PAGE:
Common aquatic pollutants modify hemocyte immune responses in Biomphalaria glabrata.

Adam E Lynch, Leslie R Noble, Catherine S Jones, Edwin J Routledge

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1 Citation (Scopus)


Disruptions to reproductive health in wildlife species inhabiting polluted environments is often found to occur alongside compromised immunity. However, research on impacts of aquatic pollution on freshwater mollusc immune responses is limited despite their importance as vectors of disease (Schistosomiasis) in humans, cattle and wild mammals. We developed an in vitro 'tool-kit' of well-characterized quantitative immune tests using Biomphalaria glabrata hemocytes. We exposed hemocytes to environmentally-relevant concentrations of common aquatic pollutants (17β-estradiol, Bisphenol-A and p,p'-DDE) and measured key innate immune responses including motility, phagocytosis and encapsulation. Additionally, we tested an extract of a typical domestic tertiary treated effluent as representative of a 'real-world' mixture of chemicals. Encapsulation responses were stimulated by p,p'-DDE at low doses but were suppressed at higher doses. Concentrations of BPA (above 200 ng/L) and p,p'-DDE (above 500 ng/L) significantly inhibited phagocytosis compared to controls, whilst hemocyte motility was reduced by all test chemicals and the effluent extract in a dose-dependent manner. All responses occurred at chemical concentrations considered to be below the cytotoxic thresholds of hemocytes. This is the first time a suite of in vitro tests has been developed specifically in B. glabrata with the purpose of investigating the impacts of chemical pollutants and an effluent extract on immunity. Our findings indicate that common aquatic pollutants alter innate immune responses in B. glabrata, suggesting that pollutants may be a critical, yet overlooked, factor impacting disease by modulating the dynamics of parasite transmission between molluscs and humans.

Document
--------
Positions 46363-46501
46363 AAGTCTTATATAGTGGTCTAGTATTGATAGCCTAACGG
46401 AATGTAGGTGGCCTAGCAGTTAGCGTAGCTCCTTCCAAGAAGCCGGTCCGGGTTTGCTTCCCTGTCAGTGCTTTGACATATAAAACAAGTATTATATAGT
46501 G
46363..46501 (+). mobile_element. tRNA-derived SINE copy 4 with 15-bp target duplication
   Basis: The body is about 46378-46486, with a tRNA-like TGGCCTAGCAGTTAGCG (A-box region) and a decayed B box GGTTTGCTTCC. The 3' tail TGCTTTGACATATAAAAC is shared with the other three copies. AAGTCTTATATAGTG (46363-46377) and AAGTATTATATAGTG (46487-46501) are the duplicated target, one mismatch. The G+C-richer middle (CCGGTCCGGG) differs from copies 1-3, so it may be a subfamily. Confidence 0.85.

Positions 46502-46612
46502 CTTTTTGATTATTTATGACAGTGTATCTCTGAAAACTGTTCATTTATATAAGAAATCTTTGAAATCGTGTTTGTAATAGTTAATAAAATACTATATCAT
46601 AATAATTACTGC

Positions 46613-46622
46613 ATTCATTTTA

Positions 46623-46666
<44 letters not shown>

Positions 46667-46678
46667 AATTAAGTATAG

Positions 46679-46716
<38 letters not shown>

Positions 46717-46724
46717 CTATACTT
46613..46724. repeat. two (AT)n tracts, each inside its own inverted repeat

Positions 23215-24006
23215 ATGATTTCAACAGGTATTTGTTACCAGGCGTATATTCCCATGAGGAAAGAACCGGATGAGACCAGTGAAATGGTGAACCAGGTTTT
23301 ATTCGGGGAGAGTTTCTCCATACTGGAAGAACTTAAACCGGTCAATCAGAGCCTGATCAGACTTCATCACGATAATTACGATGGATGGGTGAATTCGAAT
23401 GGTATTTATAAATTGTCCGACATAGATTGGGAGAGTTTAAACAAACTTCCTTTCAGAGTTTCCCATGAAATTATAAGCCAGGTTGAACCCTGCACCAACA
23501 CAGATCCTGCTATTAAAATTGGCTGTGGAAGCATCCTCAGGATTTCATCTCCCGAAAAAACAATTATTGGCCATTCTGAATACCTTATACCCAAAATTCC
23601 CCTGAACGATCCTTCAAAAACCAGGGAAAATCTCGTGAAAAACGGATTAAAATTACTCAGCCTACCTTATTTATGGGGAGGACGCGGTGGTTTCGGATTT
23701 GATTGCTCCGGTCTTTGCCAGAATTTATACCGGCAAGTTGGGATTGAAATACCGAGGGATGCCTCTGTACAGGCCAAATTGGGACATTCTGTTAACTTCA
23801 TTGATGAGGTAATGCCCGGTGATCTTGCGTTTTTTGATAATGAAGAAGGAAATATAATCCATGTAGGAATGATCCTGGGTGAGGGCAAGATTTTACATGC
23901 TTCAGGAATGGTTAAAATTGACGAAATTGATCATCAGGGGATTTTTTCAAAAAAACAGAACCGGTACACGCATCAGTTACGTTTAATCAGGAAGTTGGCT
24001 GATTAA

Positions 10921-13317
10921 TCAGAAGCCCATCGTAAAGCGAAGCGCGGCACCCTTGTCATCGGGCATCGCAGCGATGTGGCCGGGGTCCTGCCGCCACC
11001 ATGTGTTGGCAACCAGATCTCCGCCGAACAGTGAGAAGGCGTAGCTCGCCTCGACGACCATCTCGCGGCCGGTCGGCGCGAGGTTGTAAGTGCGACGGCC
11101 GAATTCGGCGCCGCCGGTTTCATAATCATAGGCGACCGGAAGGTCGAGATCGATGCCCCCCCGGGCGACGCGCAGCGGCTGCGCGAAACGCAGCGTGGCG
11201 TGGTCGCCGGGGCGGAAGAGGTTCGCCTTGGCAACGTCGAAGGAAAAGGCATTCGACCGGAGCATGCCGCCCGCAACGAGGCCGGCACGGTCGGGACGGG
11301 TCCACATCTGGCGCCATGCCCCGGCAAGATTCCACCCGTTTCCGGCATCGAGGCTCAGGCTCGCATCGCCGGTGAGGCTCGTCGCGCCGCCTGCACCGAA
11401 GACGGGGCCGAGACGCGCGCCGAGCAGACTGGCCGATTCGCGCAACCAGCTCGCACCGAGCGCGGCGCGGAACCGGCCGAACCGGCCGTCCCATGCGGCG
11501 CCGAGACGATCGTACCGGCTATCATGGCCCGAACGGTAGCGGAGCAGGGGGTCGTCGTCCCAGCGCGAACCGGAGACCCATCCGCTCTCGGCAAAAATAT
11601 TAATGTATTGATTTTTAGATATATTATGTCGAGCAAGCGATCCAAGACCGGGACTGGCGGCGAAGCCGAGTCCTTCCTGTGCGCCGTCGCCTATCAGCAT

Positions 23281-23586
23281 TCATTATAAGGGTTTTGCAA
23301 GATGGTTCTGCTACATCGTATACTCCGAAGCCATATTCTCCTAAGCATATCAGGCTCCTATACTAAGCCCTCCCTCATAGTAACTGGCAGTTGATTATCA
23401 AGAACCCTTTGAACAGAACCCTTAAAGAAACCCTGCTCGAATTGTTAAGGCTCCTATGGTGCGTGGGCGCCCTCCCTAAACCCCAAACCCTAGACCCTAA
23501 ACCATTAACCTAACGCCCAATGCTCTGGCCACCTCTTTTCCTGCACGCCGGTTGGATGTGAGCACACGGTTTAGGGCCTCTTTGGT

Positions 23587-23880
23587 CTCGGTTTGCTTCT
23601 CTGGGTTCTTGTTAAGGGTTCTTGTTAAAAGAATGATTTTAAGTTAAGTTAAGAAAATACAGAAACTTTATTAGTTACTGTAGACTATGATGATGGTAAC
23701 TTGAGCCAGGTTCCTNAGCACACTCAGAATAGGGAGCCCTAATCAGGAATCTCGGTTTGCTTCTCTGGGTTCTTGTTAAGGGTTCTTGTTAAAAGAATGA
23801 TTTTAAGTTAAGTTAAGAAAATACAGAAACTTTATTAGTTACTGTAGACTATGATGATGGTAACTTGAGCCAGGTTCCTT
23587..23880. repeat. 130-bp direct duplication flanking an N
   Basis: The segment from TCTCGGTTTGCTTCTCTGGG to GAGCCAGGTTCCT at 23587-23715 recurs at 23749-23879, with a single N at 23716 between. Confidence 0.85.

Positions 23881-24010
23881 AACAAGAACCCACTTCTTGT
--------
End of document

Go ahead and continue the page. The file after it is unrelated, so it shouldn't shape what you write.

Original languageEnglish
Pages (from-to)839746
JournalFrontiers in Immunology
Publication statusPublished - 8 Sept 2022

Bibliographical note

The studentship supporting this research was awarded by the UK Natural Environment Research Council (NERC).

We are grateful to Dr. David Rollinson (Natural History Museum) for providing B. glabrata snails and to Drs. Nuha Mansour and Quentin Bickle (London School of Hygiene and Tropical Medicine) for providing parasite material. We thank the UK Natural Environment Research Council (NERC) for funding.

Data Availability Statement

The raw data supporting the conclusions of this article will be made available by the authors, without undue reservation.


  • Animals
  • Biomphalaria/parasitology
  • Cattle
  • Dichlorodiphenyl Dichloroethylene
  • Environmental Pollutants
  • Estradiol
  • Hemocytes
  • Humans
  • Mammals
  • Phagocytosis
  • Schistosoma mansoni


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